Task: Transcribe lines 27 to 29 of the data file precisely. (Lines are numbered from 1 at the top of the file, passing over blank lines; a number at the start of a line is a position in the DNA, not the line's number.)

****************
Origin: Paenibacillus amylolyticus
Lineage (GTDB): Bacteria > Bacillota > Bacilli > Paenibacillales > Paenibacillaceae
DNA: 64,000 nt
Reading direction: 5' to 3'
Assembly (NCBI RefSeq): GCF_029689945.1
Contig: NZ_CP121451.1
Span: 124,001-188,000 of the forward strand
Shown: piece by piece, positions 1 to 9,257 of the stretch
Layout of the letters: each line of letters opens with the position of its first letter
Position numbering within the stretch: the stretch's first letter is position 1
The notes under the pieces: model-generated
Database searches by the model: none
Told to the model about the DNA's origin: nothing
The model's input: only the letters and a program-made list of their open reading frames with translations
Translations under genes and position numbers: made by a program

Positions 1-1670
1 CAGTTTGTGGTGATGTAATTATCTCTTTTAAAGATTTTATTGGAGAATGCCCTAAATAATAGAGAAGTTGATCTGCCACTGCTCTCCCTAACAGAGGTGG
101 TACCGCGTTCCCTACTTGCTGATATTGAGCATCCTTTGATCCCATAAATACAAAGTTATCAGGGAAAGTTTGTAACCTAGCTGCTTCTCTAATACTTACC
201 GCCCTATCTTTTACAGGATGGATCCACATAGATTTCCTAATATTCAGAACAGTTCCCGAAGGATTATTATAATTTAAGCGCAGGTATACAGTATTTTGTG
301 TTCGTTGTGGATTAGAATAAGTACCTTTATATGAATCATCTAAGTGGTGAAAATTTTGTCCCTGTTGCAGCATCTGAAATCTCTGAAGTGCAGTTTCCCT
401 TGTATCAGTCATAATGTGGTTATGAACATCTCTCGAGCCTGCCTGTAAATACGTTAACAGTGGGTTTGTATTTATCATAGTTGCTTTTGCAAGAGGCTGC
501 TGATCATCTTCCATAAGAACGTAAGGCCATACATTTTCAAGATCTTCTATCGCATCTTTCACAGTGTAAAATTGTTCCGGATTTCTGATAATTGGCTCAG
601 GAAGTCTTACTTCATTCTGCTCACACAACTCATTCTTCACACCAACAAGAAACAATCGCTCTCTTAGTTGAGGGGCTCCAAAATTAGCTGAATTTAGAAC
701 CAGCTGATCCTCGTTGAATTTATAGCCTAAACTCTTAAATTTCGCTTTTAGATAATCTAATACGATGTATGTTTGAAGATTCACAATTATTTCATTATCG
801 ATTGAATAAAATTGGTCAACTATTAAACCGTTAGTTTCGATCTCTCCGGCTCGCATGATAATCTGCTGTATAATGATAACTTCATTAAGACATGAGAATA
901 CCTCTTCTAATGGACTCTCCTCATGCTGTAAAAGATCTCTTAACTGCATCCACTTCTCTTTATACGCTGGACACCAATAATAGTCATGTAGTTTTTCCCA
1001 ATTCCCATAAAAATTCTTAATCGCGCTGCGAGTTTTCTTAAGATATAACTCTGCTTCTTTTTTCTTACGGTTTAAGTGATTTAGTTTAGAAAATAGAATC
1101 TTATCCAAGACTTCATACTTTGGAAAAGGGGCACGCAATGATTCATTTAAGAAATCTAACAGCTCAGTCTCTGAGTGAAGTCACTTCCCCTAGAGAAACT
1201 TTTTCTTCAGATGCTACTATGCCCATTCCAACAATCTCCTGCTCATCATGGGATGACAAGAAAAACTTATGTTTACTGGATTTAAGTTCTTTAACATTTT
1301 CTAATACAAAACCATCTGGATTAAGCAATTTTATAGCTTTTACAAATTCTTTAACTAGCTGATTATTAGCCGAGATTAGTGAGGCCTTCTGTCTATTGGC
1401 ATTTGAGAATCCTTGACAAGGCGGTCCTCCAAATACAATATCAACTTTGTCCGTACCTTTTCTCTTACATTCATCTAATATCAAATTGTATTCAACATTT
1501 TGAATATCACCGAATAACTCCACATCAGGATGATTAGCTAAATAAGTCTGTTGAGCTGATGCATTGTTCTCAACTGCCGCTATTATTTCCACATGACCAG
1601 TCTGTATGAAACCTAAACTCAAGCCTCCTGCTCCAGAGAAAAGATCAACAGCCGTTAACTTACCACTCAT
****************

1001 ATTCCCATAAAAATTCTTAATCGCGCTGCGAGTTTTCTTAAGATATAACTCTGCTTCTTTTTTCTTACGGTTTAAGTGATTTAGTTTAGAAAATAGAATC
1101 TTATCCAAGACTTCATACTTTGGAAAAGGGGCACGCAATGATTCATTTAAGAAATCTAACAGCTCAGTCTCTGAGTGAAGTCACTTCCCCTAGAGAAACT
1201 TTTTCTTCAGATGCTACTATGCCCATTCCAACAATCTCCTGCTCATCATGGGATGACAAGAAAAACTTATGTTTACTGGATTTAAGTTCTTTAACATTTT